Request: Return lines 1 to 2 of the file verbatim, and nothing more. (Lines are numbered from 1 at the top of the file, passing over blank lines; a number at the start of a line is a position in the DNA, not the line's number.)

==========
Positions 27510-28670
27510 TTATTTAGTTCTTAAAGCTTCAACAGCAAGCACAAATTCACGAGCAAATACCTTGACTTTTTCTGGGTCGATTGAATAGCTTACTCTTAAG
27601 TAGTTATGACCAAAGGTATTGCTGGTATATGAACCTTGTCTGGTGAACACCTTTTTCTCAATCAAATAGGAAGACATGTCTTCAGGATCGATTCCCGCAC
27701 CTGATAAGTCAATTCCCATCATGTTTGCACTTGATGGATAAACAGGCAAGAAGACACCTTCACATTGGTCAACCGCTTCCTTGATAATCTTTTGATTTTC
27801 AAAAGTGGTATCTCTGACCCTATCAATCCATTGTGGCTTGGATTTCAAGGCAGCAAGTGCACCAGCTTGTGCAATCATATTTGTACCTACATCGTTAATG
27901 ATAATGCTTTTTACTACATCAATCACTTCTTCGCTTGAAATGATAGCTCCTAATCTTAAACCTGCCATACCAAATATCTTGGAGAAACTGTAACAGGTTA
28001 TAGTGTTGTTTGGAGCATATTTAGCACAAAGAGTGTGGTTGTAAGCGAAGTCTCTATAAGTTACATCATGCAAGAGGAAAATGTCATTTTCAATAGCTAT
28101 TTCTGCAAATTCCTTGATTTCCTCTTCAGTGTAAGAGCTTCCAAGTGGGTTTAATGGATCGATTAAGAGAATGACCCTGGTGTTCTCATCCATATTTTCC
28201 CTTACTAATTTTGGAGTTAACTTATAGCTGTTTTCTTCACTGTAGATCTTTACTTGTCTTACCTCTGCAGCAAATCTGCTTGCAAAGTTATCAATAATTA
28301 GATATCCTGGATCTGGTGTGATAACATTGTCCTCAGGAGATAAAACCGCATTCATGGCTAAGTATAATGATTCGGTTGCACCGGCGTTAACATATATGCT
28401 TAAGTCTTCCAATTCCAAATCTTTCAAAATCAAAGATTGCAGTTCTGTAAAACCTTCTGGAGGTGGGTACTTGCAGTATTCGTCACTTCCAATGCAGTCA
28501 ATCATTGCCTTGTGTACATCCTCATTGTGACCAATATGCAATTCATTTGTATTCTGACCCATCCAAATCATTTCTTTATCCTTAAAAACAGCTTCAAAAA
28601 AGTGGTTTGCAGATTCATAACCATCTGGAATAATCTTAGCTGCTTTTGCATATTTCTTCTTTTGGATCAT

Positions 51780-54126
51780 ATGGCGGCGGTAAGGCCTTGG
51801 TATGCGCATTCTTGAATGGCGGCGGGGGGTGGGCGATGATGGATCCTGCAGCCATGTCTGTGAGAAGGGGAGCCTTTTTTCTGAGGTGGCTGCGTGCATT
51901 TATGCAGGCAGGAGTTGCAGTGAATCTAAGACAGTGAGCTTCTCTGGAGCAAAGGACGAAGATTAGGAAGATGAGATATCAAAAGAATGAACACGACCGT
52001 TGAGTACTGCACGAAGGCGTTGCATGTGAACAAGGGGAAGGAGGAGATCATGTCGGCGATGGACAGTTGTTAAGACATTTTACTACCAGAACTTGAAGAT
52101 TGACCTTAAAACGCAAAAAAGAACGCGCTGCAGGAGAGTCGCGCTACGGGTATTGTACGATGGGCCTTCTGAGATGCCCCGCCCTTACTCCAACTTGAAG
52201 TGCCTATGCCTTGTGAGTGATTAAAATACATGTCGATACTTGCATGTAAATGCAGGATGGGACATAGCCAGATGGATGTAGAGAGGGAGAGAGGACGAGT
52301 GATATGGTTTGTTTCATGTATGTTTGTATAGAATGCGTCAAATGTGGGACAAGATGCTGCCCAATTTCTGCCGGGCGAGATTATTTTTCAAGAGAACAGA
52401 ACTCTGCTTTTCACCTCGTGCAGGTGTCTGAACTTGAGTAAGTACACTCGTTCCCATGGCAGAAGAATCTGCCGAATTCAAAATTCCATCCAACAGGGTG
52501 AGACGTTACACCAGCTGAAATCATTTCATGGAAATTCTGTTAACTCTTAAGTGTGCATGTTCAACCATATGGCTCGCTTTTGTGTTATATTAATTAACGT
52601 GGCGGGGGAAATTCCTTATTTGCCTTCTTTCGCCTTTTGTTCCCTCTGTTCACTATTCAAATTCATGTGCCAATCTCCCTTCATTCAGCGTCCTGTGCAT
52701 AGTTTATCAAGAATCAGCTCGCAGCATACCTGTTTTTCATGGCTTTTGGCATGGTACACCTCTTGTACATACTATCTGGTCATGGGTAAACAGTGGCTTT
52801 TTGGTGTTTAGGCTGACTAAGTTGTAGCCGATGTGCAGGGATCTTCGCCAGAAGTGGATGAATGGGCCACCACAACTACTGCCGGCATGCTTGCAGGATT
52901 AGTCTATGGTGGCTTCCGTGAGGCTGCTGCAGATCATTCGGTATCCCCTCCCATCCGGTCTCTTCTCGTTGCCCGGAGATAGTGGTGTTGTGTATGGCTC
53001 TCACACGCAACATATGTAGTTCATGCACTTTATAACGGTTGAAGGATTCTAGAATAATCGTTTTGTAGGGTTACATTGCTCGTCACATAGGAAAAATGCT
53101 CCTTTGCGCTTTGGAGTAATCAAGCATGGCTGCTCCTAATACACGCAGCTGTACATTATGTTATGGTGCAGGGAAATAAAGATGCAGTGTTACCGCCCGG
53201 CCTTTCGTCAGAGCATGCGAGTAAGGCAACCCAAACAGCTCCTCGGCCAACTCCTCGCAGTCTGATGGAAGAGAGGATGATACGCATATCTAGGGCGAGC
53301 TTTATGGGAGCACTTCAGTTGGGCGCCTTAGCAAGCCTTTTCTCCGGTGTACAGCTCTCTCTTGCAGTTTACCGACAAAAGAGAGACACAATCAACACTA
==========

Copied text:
Positions 27510-28670
27510 TTATTTAGTTCTTAAAGCTTCAACAGCAAGCACAAATTCACGAGCAAATACCTTGACTTTTTCTGGGTCGATTGAATAGCTTACTCTTAAG